Some of the dramatic but spooky skies during the forest fires this year in New Mexico at dusk............
A big pet peeve of mine: As I drive down 285 south to our home in the Art Barns south of Santa Fe I see that people are mowing the native high desert grasses and shrubs down to brown stubble which destroys our delicate desert soil which can become either very hard and packed or soft and friable and prone to blowing away as dust. I am not an expert on this subject but I can see what is happening. What returns when there is precipitation are noxious and allergy creating weeds such as ragweed. In this drought year it is particularly visible as the limited monsoon rains have come late enough that the native grasses are slow to green up and any bare spot has ragweed sprouting and seeding. I don't know if these residents come from other places such as 'back east' and want that suburban mowed look or what??????
We were so grateful to move somewhere where the noise and work of mowing with those infernal combustion machines is not part of our routine. Bob vowed that our riding mower would last until we moved and being over 20 years old it looked like the burnt out car from the movie "Planes, Trains and Automobiles", just a skeleton. And actually the last place we lived before New Mexico is not a place where lawns should be encouraged either. Sub-tropical Florida is more suitable for xeriscaping and native plants. I'm not talking about people mowing lawns in New Mexico. This is the desert flora they are mowing. Why??? It is beautiful and no-maintenance. For gardens and landscaping I recommend a well-informed native plant nursery like Plants of the Southwest here in Santa Fe http://www.plantsofthesouthwest.com/
Their website is very informative and inspirational. Gail's catalog also contains lots of tips and it is a wonderful place to visit. Do a web search on native plants and find someone who can help you near where you live. You will save water, time and create beauty around you.
This is the website for the Native Plant Society of New Mexico. It is helpful to see what other passionate native plant lovers have done with their property in your region.
Native plant is a term to describe plants endemic (indigenous) or naturalized to a given area in geologic time.
This includes plants that have developed, occur naturally, or existed for many years in an area (e.g. trees, flowers, grasses, and other plants). In North America a plant is often deemed native if it was present before colonization.
Some native plants have adapted to a very limited, unusual environments or very harsh climates or exceptional soil conditions. Although some types of plants for these reasons exist only within a very limited range (endemism), others can live in diverse areas or by adaptation to different surroundings (indigenous plant).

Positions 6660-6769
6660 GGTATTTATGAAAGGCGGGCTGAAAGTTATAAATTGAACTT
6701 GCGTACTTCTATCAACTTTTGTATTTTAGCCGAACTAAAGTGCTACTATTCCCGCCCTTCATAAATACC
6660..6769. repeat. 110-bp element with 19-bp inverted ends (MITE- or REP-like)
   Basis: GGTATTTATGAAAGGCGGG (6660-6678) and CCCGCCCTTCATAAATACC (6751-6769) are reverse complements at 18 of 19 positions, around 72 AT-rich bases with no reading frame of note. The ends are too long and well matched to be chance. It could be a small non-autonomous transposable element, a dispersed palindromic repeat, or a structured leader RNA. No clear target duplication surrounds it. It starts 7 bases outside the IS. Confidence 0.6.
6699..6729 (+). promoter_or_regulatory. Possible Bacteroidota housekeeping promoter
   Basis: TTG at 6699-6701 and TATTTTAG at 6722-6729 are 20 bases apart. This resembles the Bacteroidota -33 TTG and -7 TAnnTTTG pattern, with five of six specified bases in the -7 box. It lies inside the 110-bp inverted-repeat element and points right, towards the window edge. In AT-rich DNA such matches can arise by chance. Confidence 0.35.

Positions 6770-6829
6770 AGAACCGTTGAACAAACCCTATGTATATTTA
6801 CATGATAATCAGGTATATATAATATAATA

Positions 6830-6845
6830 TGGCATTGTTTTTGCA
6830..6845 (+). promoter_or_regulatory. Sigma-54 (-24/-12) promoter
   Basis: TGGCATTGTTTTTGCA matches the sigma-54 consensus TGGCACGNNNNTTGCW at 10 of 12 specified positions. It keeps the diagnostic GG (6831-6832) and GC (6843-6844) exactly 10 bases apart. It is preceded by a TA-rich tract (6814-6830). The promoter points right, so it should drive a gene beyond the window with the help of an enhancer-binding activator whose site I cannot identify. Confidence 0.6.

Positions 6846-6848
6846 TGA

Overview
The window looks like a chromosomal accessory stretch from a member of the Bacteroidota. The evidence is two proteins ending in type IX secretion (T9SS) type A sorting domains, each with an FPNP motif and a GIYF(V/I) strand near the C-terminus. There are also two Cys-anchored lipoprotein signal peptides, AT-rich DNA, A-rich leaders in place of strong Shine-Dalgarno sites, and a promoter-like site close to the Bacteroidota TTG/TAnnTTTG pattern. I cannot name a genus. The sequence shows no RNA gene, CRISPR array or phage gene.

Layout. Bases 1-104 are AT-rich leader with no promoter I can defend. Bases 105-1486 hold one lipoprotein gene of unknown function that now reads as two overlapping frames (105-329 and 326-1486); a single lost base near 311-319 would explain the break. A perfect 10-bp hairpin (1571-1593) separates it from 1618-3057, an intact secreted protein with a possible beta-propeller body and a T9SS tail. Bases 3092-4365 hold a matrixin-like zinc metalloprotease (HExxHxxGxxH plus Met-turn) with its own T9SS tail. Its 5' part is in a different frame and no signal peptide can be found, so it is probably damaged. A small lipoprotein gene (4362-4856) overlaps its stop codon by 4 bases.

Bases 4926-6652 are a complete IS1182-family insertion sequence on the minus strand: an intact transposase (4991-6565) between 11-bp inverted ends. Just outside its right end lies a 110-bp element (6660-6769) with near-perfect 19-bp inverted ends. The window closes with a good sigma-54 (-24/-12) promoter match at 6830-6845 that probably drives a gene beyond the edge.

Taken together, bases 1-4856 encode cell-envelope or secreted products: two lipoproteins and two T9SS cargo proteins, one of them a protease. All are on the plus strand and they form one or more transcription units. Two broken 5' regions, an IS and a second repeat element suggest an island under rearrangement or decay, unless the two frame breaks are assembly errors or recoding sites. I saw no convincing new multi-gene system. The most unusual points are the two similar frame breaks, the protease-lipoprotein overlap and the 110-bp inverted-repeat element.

Native plants form a part of a cooperative environment, or plant community, where several species or environments have developed to support them. This could be a case where a plant exists because a certain animal pollinates the plant and that animal exists because it relies on the pollen as a source of food. Some native plants rely on natural conditions, such as occasionalwildfires, to release their seeds or to provide a fertile environment where their seedlings can become established.
Invasive and native plants
As societies move plants to new locations for cultivation as crops or ornamentals (or transport them by accident), a percentage may become invasive species, damaging native plant communities in the introduced range. Besides ecological damage, these species can also damage agriculture, infrastructure, and cultural assets. Government agencies and environmental groups are directing increasing resources to addressing these species and their potential interactions with climate change.
Some[weasel words], however, believe that the introduction of exotic species by humans could be beneficial in the long term if it is done with an intent to blunt the effects of extinction on higher taxa (Theodoropoulos & Calkins, 1990). The rich diversity of unique species across many parts of the world exists only because bioregions are separated by barriers, particularly large rivers, seas, oceans, mountains and deserts.
Humans, migratory birds, ocean currents, etc. can introduce species that have never met in their evolutionary history, on varying time scales ranging from days to decades (Long, 1981)(Vermeij, 1991). Humans are moving species across the globe at an unprecedented rate. Those working to address invasive species view this as an increased risk. Theodoropoulos (2003) disagrees, believing that anthropogenic (human-assisted) dispersal can in no way be distinguished from natural dispersal, and in fact, this "increased rate of anthropogenic dispersal is a natural corollary of increased anthropogenic disturbance, and is not a harmful process, but a beneficial mitigation."